Wiener, R Constance; Dinsmore, Rebecca R; Meckstroth, Richard; Marshall, William

    2017-01-01

    Background The purpose of this study is to evaluate caregiver assessment of the ease of use of a specially designed toothbrush for providing daily oral infection control (toothbrushing) to persons dependent upon others for activities of daily living. Method Eighty-eight caregivers accepted surveys and multi-surface toothbrushes to provide daily oral infection control to the person to whom they assisted. They were asked to evaluate the ease of use of the multi-surface toothbrush, and provide comments about it. Results There were 30 surveys returned (34.1% response rate). In terms of the ease of use, 90.0% of the caregivers agreed (63.3% strongly agreed, and 26.7% agreed) that the multi-surface toothbrush was easier to use than their previous toothbrush. Comments about the toothbrush were predominantly positive. Conclusion It is difficult to provide daily oral infection control to another individual. Having an efficient oral health aid which makes it easier to do so is important to caregivers. With the overwhelming positive response to the multi-surface toothbrush, it is important to disseminate the information about its ease of use. PMID:28191548

  15. Lived experiences of self-care among older physically active urban-living individuals

    Sundsli K

    2013-01-01

    Full Text Available Kari Sundsli,1,2 Geir Arild Espnes,3 Olle Söderhamn21Department of Social Work and Health Science, Faculty of Social Sciences and Technology Management, NTNU, Trondheim, Norway, 2Centre for Caring Research, Southern Norway, Faculty of Health and Sport Sciences, University of Agder, Grimstad, Norway, 3Research Centre for Health Promotion and Resources HiST-NTNU, Department of Social Work and Health Science, Faculty of Social Sciences and Technology Management, NTNU, Trondheim, NorwayBackground: Promoting physical activity is a public health priority in most industrial countries, and physical function is an important factor when taking into consideration older people’s self-care and health. Despite the increasing challenges associated with urbanization and the aging population, urban life appears to be positive in many ways for urban dwellers. However, the manner in which older people live in urban settings and how this influences their ability to take care of themselves should be considered important knowledge for health professionals and politicians to acquire. The aim of this study was to describe the lived experiences of self-care and features that may influence health and self-care among older urban home-dwelling individuals who are physically active.Methods: Ten subjects, three women and seven men, who were aged 65–82 years and identified to be physically active, were interviewed. The interviews were recorded, transcribed verbatim, and analyzed according to the descriptive phenomenological method devised by Giorgi.Results: Our findings showed beneficial self-care. The participants lived active everyday lives and were frequently physically active. They were part of a supportive, inclusive, and promoting fellowship, and they had the opportunity to travel. They utilized their competence and experienced making themselves useful. It was a privilege to be part of a family life as a husband, wife, parent, and/or a grandparent. They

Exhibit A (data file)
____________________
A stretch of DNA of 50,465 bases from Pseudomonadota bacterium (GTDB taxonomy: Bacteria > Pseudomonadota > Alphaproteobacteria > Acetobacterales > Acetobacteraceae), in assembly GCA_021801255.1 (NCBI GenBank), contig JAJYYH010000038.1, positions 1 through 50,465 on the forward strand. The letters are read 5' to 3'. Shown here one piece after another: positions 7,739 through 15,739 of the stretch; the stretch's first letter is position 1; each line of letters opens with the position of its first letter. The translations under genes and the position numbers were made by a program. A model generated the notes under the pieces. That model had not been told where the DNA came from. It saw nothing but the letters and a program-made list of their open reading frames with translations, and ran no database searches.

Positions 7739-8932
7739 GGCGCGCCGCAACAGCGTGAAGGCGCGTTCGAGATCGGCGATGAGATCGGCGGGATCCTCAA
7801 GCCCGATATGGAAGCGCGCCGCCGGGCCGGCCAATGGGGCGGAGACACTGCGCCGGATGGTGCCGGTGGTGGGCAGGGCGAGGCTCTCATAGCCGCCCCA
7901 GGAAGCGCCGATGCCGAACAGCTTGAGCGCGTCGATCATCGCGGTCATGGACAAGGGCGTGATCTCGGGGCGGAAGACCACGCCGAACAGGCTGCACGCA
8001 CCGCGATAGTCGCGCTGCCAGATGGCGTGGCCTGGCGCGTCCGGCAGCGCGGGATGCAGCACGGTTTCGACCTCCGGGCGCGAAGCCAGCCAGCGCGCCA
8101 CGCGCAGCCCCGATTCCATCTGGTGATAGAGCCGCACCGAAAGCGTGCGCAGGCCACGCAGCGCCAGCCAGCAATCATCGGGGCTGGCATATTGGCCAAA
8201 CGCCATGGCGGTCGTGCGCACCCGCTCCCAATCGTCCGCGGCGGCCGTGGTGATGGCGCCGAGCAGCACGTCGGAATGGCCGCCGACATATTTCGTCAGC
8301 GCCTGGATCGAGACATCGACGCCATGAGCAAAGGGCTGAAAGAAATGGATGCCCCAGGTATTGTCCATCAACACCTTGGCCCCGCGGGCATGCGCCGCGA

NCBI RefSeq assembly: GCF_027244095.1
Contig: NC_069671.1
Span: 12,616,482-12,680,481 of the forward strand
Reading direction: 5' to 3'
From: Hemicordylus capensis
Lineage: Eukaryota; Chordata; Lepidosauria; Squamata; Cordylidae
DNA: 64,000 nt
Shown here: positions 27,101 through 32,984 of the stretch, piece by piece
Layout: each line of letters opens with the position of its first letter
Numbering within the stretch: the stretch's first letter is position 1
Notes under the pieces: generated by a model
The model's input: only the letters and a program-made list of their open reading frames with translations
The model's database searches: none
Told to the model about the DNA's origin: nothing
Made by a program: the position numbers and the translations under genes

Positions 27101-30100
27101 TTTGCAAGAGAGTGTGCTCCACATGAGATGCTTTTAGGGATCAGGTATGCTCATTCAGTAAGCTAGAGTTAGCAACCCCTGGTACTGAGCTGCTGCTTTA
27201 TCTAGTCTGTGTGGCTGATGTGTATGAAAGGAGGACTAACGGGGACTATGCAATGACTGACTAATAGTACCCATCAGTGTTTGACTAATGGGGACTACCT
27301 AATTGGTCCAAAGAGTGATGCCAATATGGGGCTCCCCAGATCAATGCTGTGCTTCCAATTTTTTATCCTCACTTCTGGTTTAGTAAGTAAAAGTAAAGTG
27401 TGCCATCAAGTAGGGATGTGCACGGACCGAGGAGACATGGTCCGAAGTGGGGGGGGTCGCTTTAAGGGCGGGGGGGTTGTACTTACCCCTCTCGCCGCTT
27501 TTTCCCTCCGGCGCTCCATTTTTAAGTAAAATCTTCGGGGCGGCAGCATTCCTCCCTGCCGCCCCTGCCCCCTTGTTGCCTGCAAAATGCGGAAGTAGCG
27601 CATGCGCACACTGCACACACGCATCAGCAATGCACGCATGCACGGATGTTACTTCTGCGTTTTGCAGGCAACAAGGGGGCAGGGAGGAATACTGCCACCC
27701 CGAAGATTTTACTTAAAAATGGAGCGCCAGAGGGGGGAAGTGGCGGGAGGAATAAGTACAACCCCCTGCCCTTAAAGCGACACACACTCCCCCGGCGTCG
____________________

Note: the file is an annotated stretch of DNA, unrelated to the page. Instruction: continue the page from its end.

16. A longitudinal study of changes in asylum seekers ability regarding activities of daily living during their stay in the asylum center

    Morville, Anne-Le; Amris, Kirstine; Eklund, Mona;

    2015-01-01

    The aim was to assess change in activities of daily living (ADL) ability amongst asylum seekers and if there were any difference between tortured and non-torture following a 10 months post-arrival period, and if self-reported health and exposure to torture were factors related to change in ADL...... participated. ADL-ability was measured using Assessment of Motor and Process Skills and questionnaires about exposure to torture, self-reported mental health and pain. ADL motor and process measures, well-being and self-rated health declined from baseline to follow-up. Measures of pain and depression increased...

  17. Improving activities of daily living in danish centenarians--but only in women: A comparative study of two birth cohorts born in 1895 and 1905

    Engberg, Henriette; Christensen, Kaare; Andersen-Ranberg, Karen;

    2008-01-01

    BACKGROUND: The number of centenarians has increased rapidly since the 1950s. In Denmark, 42% more of the 1905 birth cohort made it to 100 years of age compared to the 1895 cohort. We tested whether this increased survival proportion has resulted in an increased disability level in the more recent......) and Physical Activities of Daily Living (PADLs) were assessed in both cohorts. RESULTS: The 1905 cohort displayed better self-reported ADLs than the 1895 cohort did. Stratified by gender, this apparent cohort advantage was due to women in the 1905 cohort performing significantly better than their female...

  18. Optical Control of Living Cells Electrical Activity by Conjugated Polymers.

    Martino, Nicola; Bossio, Caterina; Vaquero Morata, Susana; Lanzani, Guglielmo; Antognazza, Maria Rosa

    2016-01-28